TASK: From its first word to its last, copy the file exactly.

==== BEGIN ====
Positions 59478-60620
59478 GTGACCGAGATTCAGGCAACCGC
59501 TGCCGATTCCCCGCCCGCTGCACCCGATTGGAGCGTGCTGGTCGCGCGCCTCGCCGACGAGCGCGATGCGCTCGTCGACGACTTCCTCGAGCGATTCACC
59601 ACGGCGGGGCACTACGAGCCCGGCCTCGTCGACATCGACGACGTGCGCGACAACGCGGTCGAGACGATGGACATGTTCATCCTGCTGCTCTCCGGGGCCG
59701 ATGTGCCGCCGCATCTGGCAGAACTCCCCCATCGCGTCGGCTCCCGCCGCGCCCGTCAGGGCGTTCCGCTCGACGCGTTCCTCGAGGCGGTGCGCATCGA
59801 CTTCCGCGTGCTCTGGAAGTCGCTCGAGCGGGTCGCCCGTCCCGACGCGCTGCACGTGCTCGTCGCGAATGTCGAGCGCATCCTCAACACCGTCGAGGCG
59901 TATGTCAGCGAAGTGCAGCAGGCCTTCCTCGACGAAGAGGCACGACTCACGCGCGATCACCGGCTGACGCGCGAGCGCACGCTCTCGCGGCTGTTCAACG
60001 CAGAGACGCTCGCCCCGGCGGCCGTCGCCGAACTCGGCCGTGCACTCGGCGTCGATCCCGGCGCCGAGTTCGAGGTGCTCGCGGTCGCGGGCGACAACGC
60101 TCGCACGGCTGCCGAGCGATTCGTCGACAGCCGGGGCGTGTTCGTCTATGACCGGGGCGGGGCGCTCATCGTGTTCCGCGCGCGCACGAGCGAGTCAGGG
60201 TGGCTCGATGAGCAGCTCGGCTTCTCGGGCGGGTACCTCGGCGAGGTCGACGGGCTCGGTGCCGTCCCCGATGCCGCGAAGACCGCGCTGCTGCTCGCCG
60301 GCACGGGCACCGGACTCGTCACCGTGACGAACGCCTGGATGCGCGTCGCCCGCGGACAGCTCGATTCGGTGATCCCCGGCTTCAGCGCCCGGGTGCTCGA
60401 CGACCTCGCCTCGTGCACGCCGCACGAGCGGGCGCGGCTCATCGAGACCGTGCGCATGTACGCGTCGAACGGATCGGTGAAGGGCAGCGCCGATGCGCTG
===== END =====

Positions 59478-60620
59478 GTGACCGAGATTCAGGCAACCGC
59501 TGCCGATTCCCCGCCCGCTGCACCCGATTGGAGCGTGCTGGTCGCGCGCCTCGCCGACGAGCGCGATGCGCTCGTCGACGACTTCCTCGAGCGATTCACC
59601 ACGGCGGGGCACTACGAGCCCGGCCTCGTCGACATCGACGACGTGCGCGACAACGCGGTCGAGACGATGGACATGTTCATCCTGCTGCTCTCCGGGGCCG
59701 ATGTGCCGCCGCATCTGGCAGAACTCCCCCATCGCGTCGGCTCCCGCCGCGCCCGTCAGGGCGTTCCGCTCGACGCGTTCCTCGAGGCGGTGCGCATCGA
59801 CTTCCGCGTGCTCTGGAAGTCGCTCGAGCGGGTCGCCCGTCCCGACGCGCTGCACGTGCTCGTCGCGAATGTCGAGCGCATCCTCAACACCGTCGAGGCG
59901 TATGTCAGCGAAGTGCAGCAGGCCTTCCTCGACGAAGAGGCACGACTCACGCGCGATCACCGGCTGACGCGCGAGCGCACGCTCTCGCGGCTGTTCAACG
60001 CAGAGACGCTCGCCCCGGCGGCCGTCGCCGAACTCGGCCGTGCACTCGGCGTCGATCCCGGCGCCGAGTTCGAGGTGCTCGCGGTCGCGGGCGACAACGC
60101 TCGCACGGCTGCCGAGCGATTCGTCGACAGCCGGGGCGTGTTCGTCTATGACCGGGGCGGGGCGCTCATCGTGTTCCGCGCGCGCACGAGCGAGTCAGGG
60201 TGGCTCGATGAGCAGCTCGGCTTCTCGGGCGGGTACCTCGGCGAGGTCGACGGGCTCGGTGCCGTCCCCGATGCCGCGAAGACCGCGCTGCTGCTCGCCG
60301 GCACGGGCACCGGACTCGTCACCGTGACGAACGCCTGGATGCGCGTCGCCCGCGGACAGCTCGATTCGGTGATCCCCGGCTTCAGCGCCCGGGTGCTCGA
60401 CGACCTCGCCTCGTGCACGCCGCACGAGCGGGCGCGGCTCATCGAGACCGTGCGCATGTACGCGTCGAACGGATCGGTGAAGGGCAGCGCCGATGCGCTG